Competition Commission head Tembinkosi Bonakele fights funny business

Competition Commission head Tembinkosi Bonakele and his team are taking a sword to funny business in the private sector. Call him the Thuli Madonsela of the private sector‚ if you will.

For this attorney and MBA graduate‚ heading the Competition Commission is more than a job.

“I’ve realised that it’s an area of law that is closest to my heart. I like the intersection between law and economics‚ but most importantly‚ I like the connection to socioeconomic justice‚ which is very important‚” he told TMG Digital.

Bonakele assumed his current position in 2013 but has been serving at the commission for more than 10 years. In that time‚ the commission has launched a series of onslaughts against private sector transgressions.

Major rulings from his office include the R1.5bn ArcelorMittal fine for price fixing‚ and rulings that chastised Telkom and SA Breweries for abusing their dominance. The SAB finding was overruled by the Competition Tribunal.

More recently‚ the commission made damning findings against consumer goods company Unilever. The Boksburg-based company was ordered to pay a R35m fine for anticompetitive behaviour and to invest R135m in a new packaging and warehousing facility.

 

Bonakele says tougher legislation is needed to deal with corruption in the private sector.

“There is this lingering issue about what do you do with people who have been directly involved in this‚ beyond just the firm but the individuals‚” he said.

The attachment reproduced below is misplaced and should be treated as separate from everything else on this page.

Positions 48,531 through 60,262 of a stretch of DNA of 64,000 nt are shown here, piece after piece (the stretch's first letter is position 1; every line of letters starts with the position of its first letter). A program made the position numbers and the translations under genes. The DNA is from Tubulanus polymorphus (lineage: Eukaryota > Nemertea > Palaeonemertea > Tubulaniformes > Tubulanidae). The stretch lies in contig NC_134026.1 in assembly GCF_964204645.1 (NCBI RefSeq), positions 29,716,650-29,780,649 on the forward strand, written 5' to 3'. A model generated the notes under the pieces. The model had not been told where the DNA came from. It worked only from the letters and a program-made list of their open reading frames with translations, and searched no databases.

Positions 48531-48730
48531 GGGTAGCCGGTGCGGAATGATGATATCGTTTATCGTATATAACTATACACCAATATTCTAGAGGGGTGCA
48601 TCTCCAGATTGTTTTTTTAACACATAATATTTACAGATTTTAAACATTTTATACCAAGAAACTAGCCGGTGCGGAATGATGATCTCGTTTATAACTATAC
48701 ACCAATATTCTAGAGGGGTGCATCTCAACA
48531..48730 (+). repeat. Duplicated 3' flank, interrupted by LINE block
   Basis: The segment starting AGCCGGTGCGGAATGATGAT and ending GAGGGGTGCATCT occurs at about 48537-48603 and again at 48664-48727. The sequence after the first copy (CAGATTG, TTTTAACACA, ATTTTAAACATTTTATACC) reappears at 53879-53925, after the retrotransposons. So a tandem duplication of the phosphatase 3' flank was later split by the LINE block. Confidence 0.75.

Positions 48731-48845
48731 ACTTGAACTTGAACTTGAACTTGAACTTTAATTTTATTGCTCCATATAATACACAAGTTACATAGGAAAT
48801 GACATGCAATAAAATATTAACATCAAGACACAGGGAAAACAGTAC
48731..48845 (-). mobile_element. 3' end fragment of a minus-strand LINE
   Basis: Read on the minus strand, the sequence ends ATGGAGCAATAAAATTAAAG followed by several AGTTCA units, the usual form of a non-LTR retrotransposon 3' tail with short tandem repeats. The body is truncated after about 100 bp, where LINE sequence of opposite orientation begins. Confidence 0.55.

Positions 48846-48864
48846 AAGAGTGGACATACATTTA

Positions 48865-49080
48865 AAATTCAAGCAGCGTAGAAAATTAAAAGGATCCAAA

“There is legislation that came into effect last year. However‚ I think that legislation can be better. I think while the current provisions may deter people from cartel conduct‚ it makes it difficult for the individual to be given a conviction‚” he added.

Working alongside the Department of Economic Development‚ he hopes legislation will be changed during his time at the commission.

“I don’t think it will take long. It all depends on the priorities of Parliament and the government.”

He welcomes the fact that more companies are paying hefty fines for their actions as this means the commission is fulfilling its mandate of detecting and unearthing unethical practices.

The work of the commission extends further than rooting out rot in the private sector. It is also about opening up the sector to allow small businesses to thrive.

“The work we are doing in the auto sector‚ for example‚ is to open up space for people who want to open up workshops‚ repair cars‚ supply parts‚ the SMMEs. All those people are important to us… We do the same in other sectors that are closed through all sorts of arrangements‚” he said.

“It’s about getting the economic dynamic growing.”

Bonakele has an LLB from the University of Fort Hare and an MBA from the Gordon Institute of Business Science (Gibs). He had a brief stint as an SABC board member.

But he has dedicated over a decade to rising up the ranks at the commission.

After years of legal practice‚ Bonakele took on the role of senior legal counsel at the commission. He then headed compliance‚ acted as head of enforcement‚ head of mergers and acquisitions‚ then took on the role of deputy commissioner before becoming commission head.

He helped establish a cartels division at the commission and develop its corporate-leniency policy.

Currently‚ he has his hands full‚ chairing the steering committee of the African Competition Forum in Nairobi.

What are his plans?

“I like to concentrate on what I am doing now because that determines where I am going‚” he said.

What about trying his luck for the public protector post? “On that‚ no comment‚” he said with a laugh.

Story TMG Digital






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